By Mark Hanrahan
Extra Innings Co-Host, Thursdays at 6pm on 1460 Kxno
Yesterday on Murph and Andy, heard here on 1460 KXnO from 2-4pm, the guys were talking about ways to fix baseball.  It seems that on the heels of the World Cup (yes, the World Cup is considered over here) that this has been quite the topic of conversation.  In fact, it’s the third time I have heard a host mention it on radio this week.  Now, I am not going to try to get into a “Does Baseball Need Fixed” discussion, in fact I will save that for my next post.  For purposes of conversation I will strictly keep this to ways to fix Major League Baseball, as it sits today.  The thing is, I think I can suggest some changes that would not radically change the game or the way it is played on the field, but drive up interest and further embrace the REGIONALIZATION of the game and not try to force teams (Yankees, Red Sox) on people that don’t care. 
Step One, EMBRACE REGIONALIZATION.  This is the exact OPPOSITE thing that College Football is doing and frankly, I think it is going to blow up in their face. Baseball needs to accept the fact that their fans are fiercely loyal to their teams and use that to foster growth within individual fan bases, which will in turn trickle over to more fans in general.  How do they do that? 
The first step is easy:
This is really a pretty easy three part change.  Step one, more games within the division.  Let’s use the Chicago Cubs as an example.  Right now, the Cubs will play 19 games against each division opponent or 6 series.  Let’s increase that to nine three-game series between each team.  That would commit exactly half the teams’ games to division play.  I would also eliminate four game series, but we’ll get back to that later.  This will make division games that much more important and help fans become that much more familiar with the teams in their division and the players on those teams.
Step two, limit interleague play to teams of the same division in the opposite league.  This would serve many purposes.  It would increase interest in regional teams, but would also make it more of a rarity to see players in the other league, building interest in the All Star game and National Broadcasts.  If you never get to see a player like Mike Trout play your team or available on local television, you will be more likely to watch him play on National Television.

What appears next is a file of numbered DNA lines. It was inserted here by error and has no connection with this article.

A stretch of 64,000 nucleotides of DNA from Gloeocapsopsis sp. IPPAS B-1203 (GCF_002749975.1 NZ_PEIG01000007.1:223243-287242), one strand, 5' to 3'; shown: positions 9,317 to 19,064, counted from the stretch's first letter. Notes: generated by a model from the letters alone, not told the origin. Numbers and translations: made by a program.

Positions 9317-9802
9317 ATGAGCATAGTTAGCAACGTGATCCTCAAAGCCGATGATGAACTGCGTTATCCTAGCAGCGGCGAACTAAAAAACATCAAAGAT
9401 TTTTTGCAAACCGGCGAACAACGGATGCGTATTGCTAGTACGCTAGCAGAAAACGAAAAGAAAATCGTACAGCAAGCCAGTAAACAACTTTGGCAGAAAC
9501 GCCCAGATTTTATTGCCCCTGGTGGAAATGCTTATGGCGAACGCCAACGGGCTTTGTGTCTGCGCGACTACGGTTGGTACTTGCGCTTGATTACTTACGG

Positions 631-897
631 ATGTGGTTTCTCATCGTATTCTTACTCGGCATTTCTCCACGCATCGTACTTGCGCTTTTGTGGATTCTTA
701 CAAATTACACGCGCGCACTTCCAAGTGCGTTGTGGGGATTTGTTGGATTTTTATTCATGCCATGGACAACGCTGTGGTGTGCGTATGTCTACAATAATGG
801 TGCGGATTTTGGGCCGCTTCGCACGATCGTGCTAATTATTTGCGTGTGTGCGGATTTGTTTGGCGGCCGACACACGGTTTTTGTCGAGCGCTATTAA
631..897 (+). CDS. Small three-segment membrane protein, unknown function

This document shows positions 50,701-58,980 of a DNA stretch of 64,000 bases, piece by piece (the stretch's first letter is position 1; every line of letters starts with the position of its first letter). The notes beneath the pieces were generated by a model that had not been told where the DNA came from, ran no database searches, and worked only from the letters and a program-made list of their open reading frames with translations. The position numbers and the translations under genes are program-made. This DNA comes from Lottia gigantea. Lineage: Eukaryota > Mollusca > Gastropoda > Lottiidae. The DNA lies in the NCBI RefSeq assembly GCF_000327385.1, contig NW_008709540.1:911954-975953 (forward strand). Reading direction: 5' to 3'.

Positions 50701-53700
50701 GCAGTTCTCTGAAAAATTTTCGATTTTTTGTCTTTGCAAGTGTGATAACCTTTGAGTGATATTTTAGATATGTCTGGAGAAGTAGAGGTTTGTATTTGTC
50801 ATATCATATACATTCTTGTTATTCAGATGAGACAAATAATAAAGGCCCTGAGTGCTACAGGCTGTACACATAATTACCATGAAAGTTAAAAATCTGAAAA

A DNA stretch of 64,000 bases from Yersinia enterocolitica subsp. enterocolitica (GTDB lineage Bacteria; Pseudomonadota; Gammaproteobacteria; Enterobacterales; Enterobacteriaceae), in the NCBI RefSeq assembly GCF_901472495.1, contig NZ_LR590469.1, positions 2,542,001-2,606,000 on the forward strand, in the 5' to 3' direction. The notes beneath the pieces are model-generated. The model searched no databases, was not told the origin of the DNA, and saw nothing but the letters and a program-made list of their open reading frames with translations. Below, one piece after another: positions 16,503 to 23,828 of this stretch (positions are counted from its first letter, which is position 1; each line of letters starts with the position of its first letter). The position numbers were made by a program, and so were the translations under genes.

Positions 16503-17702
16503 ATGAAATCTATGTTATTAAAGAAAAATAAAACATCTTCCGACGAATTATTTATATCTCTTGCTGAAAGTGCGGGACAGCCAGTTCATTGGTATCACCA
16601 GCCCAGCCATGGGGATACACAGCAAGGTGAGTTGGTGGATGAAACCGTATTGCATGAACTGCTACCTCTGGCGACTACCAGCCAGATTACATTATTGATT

Step three, and this is by far the most radical one.  Base the standings off of series wins, not individual wins.  We would eliminate the four game series all together and teams would get win based on a series win.  Total wins would move to the first tie breaker when it came to the play offs and playoff seeding, making them still important to eliminate tanking.  This would immediately increase the interest in rubber match games and make it that much more important to have a deep pitching staff and team.  If a team get’s down 1-0 they will fight like hell in that second game to not lose the series in game two.   Each individual game would carry on more importance that day in time.  Sure, there will be SOME throw away games, but it would definitely drive interest through the dog days of summer.  
The second step:
No, I would NOT eliminate games.  I would require each team to host 9 double headers.  Teams could get creative with promotions, have concerts between games, but stress that teams offer one ticket options for both games.  Make it an event, a day at the park, bring in amusement rides, whatever it takes.  But 18 double headers throughout the year could would shorten the season by a full week and a half and offer many more off days for the players.  More off days will help decrease injuries, keeping the stars on the field, even if they may only be in for one game of a double header, those fans still get to see them play. 
Step Three:
Andrew and I spoke about this on our show last week and about what baseball can do to increase interest in the World Baseball Classic, but for sake of keeping this blog RELATIVELY short, I will offer one suggestion for this that ultimately impacts the Major League Season. Every four years, eliminate the All Star game and play the Final Four of the World Baseball Classic during the All Star Break.  All games would be played at one site be it stateside or abroad and the tournament could conclude in about two weeks.  It would take some creative scheduling, but it could be done and people would get to see these teams compete at the peak of their season.  Players would then rejoin their teams for the stretch run of the season. 
I know, I know, owners would hate to see their investments competing that hard in the middle of the season.  So, are you telling me that teams like Real Madrid and Manchester United don’t care about their investments?  It’s just that, an investment and using those players to increase interest in the game is GOOD for the owners and good for the bottom line.
Later this week, I will address how the myth of the decline of baseball is greatly overstated.